Another Arizona City Attempts to Require a Prevailing Wage Mandate for Contracted Employees as Opponents Push Back

The City of Tempe is set to consider an ordinance that would require contractors to pay their employees a prevailing wage. In response, the Arizona-based Goldwater Institute (GI) sent the City a letter asking it to reconsider.

“It’s important that Tempe taxpayers be aware of burdensome mandates that will hurt not only businesses and employees, but all taxpayers. Concerned taxpayers can reach out to their councilmember to urge them not to adopt this mandate,” said GI Staff Attorney John Thorpe in a statement emailed to The Arizona Sun Times.

The policy in question is Ordinance No. 02023.21. If the ordinance passes, it will force construction, maintenance, and other infrastructure-related companies that contract with the City to pay their employees a prevailing wage if the project costs over $250,000. This means that the salary rate and benefits paid to these employees must match or exceed the wages received by other employees doing similar work in the area, as determined by the Davis-Bacon Act. Additionally, the contractors must post the calculated prevailing wage on the project site in a prominent location so workers can see and document their employee payments. If the company does not comply with the mandate, the City can cut ties with it.

As reported by The Arizona Republic, the ordinance is spearheaded by Tempe City Councilmember Randy Keating. He acknowledged that implementing the ordinance could increase Tempe city project costs. Still, he said it is ultimately a “value question” if the City is ok potentially allowing contracted employees to be underpaid for their work.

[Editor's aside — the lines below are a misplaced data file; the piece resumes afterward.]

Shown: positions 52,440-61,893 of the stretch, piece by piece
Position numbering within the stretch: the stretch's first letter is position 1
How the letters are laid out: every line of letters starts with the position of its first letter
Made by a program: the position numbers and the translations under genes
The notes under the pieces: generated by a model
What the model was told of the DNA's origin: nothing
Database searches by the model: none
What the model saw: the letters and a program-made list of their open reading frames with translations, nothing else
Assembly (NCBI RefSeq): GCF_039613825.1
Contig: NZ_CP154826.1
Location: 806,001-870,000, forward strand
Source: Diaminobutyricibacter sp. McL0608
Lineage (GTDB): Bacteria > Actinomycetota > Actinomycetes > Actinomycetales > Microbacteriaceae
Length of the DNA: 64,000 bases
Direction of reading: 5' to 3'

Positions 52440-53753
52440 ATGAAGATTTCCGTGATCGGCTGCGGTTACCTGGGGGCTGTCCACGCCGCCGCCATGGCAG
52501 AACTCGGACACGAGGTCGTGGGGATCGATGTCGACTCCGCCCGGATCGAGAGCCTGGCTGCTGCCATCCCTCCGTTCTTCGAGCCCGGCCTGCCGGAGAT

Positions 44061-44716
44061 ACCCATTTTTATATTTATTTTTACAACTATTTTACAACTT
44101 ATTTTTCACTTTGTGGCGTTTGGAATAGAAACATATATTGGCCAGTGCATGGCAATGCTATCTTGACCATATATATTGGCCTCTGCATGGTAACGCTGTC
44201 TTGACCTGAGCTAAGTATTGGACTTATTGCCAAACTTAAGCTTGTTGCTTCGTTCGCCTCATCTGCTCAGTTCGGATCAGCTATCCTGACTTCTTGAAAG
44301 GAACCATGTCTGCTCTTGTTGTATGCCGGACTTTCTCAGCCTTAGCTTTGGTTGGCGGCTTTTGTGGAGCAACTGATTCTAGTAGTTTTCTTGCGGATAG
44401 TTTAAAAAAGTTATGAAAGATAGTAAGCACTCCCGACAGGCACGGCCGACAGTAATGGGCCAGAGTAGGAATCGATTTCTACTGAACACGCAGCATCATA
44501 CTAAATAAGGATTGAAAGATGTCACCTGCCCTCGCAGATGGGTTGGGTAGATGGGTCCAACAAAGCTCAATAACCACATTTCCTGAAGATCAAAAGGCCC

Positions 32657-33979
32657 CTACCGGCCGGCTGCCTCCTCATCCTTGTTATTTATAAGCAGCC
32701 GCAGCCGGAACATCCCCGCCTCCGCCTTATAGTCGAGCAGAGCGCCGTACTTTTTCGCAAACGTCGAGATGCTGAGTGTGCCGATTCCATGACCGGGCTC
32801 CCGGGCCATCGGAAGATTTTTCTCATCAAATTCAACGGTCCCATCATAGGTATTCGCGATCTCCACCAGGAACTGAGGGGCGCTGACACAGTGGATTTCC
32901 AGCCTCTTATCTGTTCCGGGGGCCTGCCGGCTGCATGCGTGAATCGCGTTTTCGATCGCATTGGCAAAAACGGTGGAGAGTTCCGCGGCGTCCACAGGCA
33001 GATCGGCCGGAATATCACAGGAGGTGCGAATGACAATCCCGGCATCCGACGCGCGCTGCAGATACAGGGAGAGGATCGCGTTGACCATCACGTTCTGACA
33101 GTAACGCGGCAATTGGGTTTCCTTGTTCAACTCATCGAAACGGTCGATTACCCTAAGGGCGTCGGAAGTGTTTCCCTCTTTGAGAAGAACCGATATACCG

However, Thorpe said that the negatives of this plan would ultimately hurt the City.

“By imposing new burdens on companies that do work for the City, the ordinance would cause businesses and their employees to miss out on opportunities, forcing many smaller businesses out of the market. It would also force Tempe taxpayers to foot the bill for higher project costs, and to wait longer for public projects to get done,” wrote Thorpe.

Thorpe represented the Arizona Builders Alliance and the Associated Minority Contractors of Arizona in his letter, which stated that the ordinance would violate Arizona law. Arizona Revised Statutes (ARS) § 34-321 blatantly says that a political subdivision of the state is not allowed to make any policy requiring a contractor to pay its employees above the prevailing wage.

According to the GI, the ordinance draft was released Friday, and the Tempe City Council will vote on it during the meeting on Thursday, May 4th, which Thorpe argued is too fast of a turnaround.

“We also find it troubling that the City Council is set to consider this proposal, which implicates complex economic issues and impacts many stakeholders, with less than one week’s notice and little chance for input from those most affected,” Thorpe wrote. “For all these reasons, we strongly urge the City not to adopt the proposed ordinance.”

If this situation sounds familiar, that is because the City of Phoenix recently passed a nearly identical ordinance. The GI also spoke out against that policy, and the Phoenix City Council eventually repealed the ordinance.

“It’s concerning that within such a short time span, both the Phoenix and Tempe governments have considered imposing similarly burdensome, illegal mandates on Arizona businesses, their employees, and taxpayers. When will they learn? Mandates like these only serve to hurt, not help. They kill competition and have a detrimental impact on entrepreneurs, employees, residents, and taxpayers alike,” Thorpe wrote to The Sun Times.

According to the Manhattan Institute, these mandates can hurt lower-skilled or younger employees. These employees are often paid lower wages, but if a mandate requires all employees to earn higher salaries, these employees may not be hired at all.

As of writing, the City of Tempe did not have a response to share regarding the letter.

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Neil Jones is a reporter for The Arizona Sun Times and The Star News Network. Follow Neil on Twitter. Email tips to [email protected].
Photo “Hired” by Sebastian Herrmann.


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